Invisible

By SEBASTIAN MATTHEWS

He looked to be in his early 60s: compact build, a designer baseball cap tight on his head, beard close-cropped, clutching a smartphone in his right hand. It was eight in the morning, we were in line at Whole Foods, and the guy was wearing sunglasses.

I thought at first he was talking to himself in a quiet mumble, but he had an earbud in and, judging by the few words I could make out (“stocks,” “downside”), he was doing business. The woman behind the register greeted him and rang up his breakfast. He either didn’t hear her or just ignored her. I saw her bristle. The man kept talking and, when she told him the amount, drew out a considerable fold of bills, pulling out a crisp five and two singles. All the man’s movements were slow, deliberate, controlled. He fingered through his change purse and dropped a quarter on the counter. Still talking. The woman made change. The man took his time replacing his wallet and gathering up his items. Never once did he look at her or stop quietly chatting with his business partner—in Dallas? Hong Kong?

When the man finally stepped out of earshot, I said to the woman, “I don’t think he was even here.”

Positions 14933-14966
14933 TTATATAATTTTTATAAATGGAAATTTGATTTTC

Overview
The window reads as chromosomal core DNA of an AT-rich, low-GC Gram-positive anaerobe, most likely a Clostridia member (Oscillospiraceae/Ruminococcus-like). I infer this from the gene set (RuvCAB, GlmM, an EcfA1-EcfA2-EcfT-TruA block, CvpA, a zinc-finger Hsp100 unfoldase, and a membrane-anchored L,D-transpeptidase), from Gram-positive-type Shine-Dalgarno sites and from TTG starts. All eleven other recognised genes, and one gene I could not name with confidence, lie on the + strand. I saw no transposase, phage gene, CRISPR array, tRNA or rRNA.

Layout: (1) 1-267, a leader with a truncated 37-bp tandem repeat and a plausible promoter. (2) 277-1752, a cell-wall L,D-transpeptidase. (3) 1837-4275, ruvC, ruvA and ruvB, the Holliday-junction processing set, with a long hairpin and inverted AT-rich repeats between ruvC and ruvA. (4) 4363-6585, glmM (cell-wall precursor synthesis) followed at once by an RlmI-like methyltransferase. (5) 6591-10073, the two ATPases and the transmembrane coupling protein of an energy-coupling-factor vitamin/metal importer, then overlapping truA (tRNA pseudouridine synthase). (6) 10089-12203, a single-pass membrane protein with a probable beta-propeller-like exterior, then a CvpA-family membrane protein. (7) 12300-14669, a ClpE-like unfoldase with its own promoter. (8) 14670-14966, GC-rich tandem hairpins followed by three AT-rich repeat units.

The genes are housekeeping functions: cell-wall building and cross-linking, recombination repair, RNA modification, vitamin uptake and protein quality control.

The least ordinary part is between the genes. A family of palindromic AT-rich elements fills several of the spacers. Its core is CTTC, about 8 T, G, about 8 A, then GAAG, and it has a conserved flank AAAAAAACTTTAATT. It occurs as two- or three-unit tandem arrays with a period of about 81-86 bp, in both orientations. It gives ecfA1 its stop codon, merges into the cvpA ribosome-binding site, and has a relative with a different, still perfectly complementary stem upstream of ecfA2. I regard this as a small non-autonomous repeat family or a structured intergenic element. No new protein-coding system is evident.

She chuckled. “I try not to take it personally when they talk on the phone.”

I nodded. “But it’s when there are people behind in line that it gets to me.”

The woman looked after the man then back at me. “You’re not the only person in the world, you know?”

… at Whole Foods

 

Sebastian Matthews is the author of a memoir and three books of poetry, the most recent of which is Beginner’s Guide to a Head-On Collision. He is working on a collage novel, The Life & Times of American Crow, and a collection of short essays, Off White in America: Encounters in a Fractured World, due out from Red Hen Press in 2020.

Click here to purchase Issue 16.

Invisible

Related Posts

Crack willow branch

August 2021 Poetry Feature

IAIN TWIDDY
Across the washes, planted on the banks, / crack willow held the drains and dykes in place, / kept them in line, kept them cleanly going, / just as the water, glupping along, fed them, // and then their pollarded branches might be / woven into hives to snaffle eels overnight.

July 2021 Poetry Feature: Burlin Barr

BURLIN BARR
but the wolf tree was there and there was a place where // trophies hung: entire / bodies slung there in semi permanence // turning into everything / imaginable between a fresh body and shit and a variety // of trash; except Otis; he kept his right in front / of the house even

Recife, Brazil

Translation: Poems by Lara Solórzano Damasceno

LARA SOLÓRZANO DAMASCENO
Nosotras, who for millennia have steered warships, / sailing through seas made invisible. / Nosotras, who walked barefoot through valleys of stinging nettle, had our name ripped from the book of history / our biography from the scientific treatises